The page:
Driving in Woodlawn this week, you may notice some changes on a couple of blocks of 1st Avenue South. Parts of the street from 54th to 56th are going from four lanes to two. It's an effort to increase both walking and biking in that area. Birmingham has already committed funding to improve sidewalks and streets in the area. The idea is when there is more retail space and restaurants opening, more people will come to the area. Rev Birmingham wants to make it safe for people walking and riding a bike.
Police say 37-year-old Rashaunda Holyfield was stabbed several times on Friday night in Eastlake. Authorities have identified the suspect as Danielle Sullens. Sullens has been charged with murder and second-degree assault. Crime tape and flashing lights are long gone from the 3rd Avenue South community in Eastlake, but what happened here remains in the minds of those who live nearby, especially for Doris Dansby. She tried to help Holyfield before she succumbed to her injuries.
Crime tape and flashing sirens are long gone from the 3rd Ave South community in Eastlake, but what happened here remains in the minds of those who live nearby, especially for Doris Dansby. She tried to help the victim before she succumbed to her injuries. "You could see the bruises in her face,” said Dansby. Police said someone stabbed 37-year-old Rashaunda Holyfield several times.
Muck Rack makes it simple to find people, tweets, or articles that mention any name, keyword, company, hashtag etc. We've compiled this guide to help you make the most of your search.
Selecting a term
Start searching tweets, articles from media outlets, articles mentioned in tweets, journalists'
names, titles and bios with some suggested searches:
Companies or Topics (e.g. iPhone, Microsoft)
Phrases (e.g. "cloud computing") — use quotes to keep the terms together
Twitter handles (e.g. @username) — returns those who have mentioned or replied to
Names (e.g. "David Pogue")
Hashtags (e.g. #sxsw, #london2012)
Bio details (e.g. vegan, Olympics, father)
Muck Rack's Advanced Search allows for many boolean operators.
Find results that mention multiple specified terms, use AND or
+. For example, ensure each result contains both Elon Musk and Mark Zuckerberg by
searching Obama AND Romney or Obama + Romney.
Use the operators OR or , to broaden your search when you'd like either of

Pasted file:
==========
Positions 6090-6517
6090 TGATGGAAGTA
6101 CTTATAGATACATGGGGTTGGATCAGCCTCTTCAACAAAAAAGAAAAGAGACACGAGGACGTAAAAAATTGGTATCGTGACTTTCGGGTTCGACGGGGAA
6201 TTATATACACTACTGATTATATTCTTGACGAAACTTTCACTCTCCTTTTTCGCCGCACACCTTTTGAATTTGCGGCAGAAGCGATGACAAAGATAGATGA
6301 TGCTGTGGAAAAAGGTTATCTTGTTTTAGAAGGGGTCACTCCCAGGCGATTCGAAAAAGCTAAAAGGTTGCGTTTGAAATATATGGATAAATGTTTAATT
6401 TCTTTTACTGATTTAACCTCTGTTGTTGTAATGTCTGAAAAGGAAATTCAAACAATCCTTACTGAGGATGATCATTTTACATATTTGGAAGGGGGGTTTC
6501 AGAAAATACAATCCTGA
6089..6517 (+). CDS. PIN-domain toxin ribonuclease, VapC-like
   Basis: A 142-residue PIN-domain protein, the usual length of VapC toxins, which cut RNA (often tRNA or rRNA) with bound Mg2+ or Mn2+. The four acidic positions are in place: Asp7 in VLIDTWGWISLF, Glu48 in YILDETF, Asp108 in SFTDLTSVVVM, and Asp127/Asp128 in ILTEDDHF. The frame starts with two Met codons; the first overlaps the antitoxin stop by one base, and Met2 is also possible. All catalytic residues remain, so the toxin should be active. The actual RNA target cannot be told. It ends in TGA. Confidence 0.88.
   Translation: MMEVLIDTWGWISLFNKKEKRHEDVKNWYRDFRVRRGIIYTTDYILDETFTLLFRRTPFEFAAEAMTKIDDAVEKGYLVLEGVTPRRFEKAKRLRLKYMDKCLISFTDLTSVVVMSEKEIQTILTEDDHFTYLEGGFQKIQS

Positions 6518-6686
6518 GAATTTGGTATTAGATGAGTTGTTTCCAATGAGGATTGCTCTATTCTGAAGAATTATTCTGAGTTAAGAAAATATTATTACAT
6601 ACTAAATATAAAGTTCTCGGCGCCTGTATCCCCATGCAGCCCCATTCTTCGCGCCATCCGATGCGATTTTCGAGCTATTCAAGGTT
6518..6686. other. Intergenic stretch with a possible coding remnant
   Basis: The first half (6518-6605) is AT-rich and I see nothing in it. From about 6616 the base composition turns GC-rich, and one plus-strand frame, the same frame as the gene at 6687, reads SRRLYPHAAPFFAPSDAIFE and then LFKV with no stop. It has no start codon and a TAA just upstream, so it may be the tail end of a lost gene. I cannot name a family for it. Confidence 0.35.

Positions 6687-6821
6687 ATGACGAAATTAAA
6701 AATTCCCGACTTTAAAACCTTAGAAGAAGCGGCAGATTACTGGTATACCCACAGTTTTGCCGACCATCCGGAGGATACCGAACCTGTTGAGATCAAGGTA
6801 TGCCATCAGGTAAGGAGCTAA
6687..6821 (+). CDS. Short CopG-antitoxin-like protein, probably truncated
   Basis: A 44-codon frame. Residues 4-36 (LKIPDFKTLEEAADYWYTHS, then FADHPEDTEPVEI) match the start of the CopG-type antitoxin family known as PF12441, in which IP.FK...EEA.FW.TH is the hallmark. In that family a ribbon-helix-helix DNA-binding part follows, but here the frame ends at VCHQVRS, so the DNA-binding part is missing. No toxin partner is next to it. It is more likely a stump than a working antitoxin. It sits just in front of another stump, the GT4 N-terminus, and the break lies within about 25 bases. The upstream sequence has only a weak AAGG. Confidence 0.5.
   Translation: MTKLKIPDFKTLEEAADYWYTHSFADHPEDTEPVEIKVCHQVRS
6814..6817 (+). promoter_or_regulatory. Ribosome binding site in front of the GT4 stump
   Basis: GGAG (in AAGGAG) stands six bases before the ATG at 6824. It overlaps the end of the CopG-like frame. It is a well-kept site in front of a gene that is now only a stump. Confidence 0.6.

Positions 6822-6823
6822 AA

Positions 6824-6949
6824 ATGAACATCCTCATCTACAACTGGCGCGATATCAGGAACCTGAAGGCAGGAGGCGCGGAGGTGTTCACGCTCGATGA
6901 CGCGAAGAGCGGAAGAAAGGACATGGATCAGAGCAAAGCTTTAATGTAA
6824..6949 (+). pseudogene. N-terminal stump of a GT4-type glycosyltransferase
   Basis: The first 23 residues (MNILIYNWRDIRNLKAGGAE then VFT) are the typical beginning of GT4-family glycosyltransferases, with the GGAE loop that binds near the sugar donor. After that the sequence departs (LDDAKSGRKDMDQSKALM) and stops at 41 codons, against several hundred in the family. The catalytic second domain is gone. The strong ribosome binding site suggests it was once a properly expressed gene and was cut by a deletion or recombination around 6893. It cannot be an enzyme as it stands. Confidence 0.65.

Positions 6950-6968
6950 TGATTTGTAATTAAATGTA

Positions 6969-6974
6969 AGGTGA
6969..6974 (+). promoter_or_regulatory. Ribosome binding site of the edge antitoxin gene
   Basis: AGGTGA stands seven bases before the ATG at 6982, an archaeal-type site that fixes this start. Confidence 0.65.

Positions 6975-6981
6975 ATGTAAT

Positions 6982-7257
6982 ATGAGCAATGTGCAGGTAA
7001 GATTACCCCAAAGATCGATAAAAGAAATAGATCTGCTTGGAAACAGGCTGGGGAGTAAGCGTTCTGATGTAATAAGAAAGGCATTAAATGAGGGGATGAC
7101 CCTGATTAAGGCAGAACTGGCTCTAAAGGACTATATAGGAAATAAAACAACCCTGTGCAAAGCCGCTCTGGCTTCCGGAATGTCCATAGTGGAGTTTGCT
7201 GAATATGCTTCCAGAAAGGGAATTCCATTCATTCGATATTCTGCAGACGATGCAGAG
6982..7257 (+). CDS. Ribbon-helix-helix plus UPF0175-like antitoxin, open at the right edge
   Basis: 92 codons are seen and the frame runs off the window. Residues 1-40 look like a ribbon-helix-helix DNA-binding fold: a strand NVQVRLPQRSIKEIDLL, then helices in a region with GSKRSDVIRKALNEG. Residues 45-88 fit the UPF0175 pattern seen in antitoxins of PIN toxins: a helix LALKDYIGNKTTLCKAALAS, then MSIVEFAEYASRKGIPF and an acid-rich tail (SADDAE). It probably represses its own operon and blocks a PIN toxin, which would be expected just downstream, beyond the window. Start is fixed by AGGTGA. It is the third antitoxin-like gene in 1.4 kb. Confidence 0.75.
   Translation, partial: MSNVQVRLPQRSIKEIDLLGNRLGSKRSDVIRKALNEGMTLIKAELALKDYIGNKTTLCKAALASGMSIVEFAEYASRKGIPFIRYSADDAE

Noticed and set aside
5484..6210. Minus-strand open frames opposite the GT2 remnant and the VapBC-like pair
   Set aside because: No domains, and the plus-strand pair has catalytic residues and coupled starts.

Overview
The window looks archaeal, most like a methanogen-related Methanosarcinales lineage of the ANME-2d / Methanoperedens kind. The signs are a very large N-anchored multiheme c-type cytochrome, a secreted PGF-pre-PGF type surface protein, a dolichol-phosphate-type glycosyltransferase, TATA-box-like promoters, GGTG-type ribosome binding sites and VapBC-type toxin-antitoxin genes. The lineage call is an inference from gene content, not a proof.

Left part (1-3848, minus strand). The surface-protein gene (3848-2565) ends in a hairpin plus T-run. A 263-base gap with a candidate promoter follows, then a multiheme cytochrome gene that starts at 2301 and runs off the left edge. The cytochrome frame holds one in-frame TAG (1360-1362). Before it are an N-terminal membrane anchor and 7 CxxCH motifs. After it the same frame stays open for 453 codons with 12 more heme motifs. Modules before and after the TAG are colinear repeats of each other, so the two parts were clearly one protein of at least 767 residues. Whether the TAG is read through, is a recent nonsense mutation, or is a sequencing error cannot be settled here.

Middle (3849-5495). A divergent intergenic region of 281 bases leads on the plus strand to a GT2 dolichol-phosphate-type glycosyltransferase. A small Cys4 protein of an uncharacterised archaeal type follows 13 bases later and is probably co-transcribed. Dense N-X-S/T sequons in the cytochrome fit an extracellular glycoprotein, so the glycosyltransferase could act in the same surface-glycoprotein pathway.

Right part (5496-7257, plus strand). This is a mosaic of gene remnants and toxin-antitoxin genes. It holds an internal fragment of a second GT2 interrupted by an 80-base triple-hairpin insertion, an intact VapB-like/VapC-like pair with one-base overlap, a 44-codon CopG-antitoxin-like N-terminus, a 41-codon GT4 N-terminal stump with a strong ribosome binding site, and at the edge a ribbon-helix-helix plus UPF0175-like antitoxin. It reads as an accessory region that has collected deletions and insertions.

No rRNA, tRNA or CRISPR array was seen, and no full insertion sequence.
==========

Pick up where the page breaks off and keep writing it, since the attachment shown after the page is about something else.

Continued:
multiple terms to appear in results. (This is the default behavior of our search when no operators
are used.) For example, search for democrat OR republican to find results that refer to
Democrats and/or Republicans.
Use NOT or - to subtract results from your search. For
example, searching Disney will yield results about the Walt Disney Company as well as Walt Disney
World Resort. To exclude mentions of Disney World, search for Disney -World or Disney
When using one of these operators with a phrase, enclose it in quotation marks. For example, you can
find results about smartphones excluding Apple's iPhone 4S by searching smartphone -"iPhone
Exact case matching or punctuation
If you're searching for a brand name or keyword that relies on specific punctuation marks or capitalization, you can
find results that match your exact query by adding matchcase: before the keyword you're searching for, like matchcase:E*TRADE .
Use parentheses to separate multiple
boolean phrases. For example, to find journalists talking about having fun in Disney World or
Disneyland, search for ("disney world" OR disneyland) AND fun.
An asterisk can be used to search for any variation of a root word truncated by the asterisk. For example, searching for admin* will return results for administrator, administration, administer, administered, etc.
A near operator is an AND operator where you can control the distance between the words. You can vary the distance the near operation uses by adding a forward slash and number (between 0-99) such as strawberries NEAR/10 "whipped cream", which means the strawberries must exist within 10 words of "whipped cream".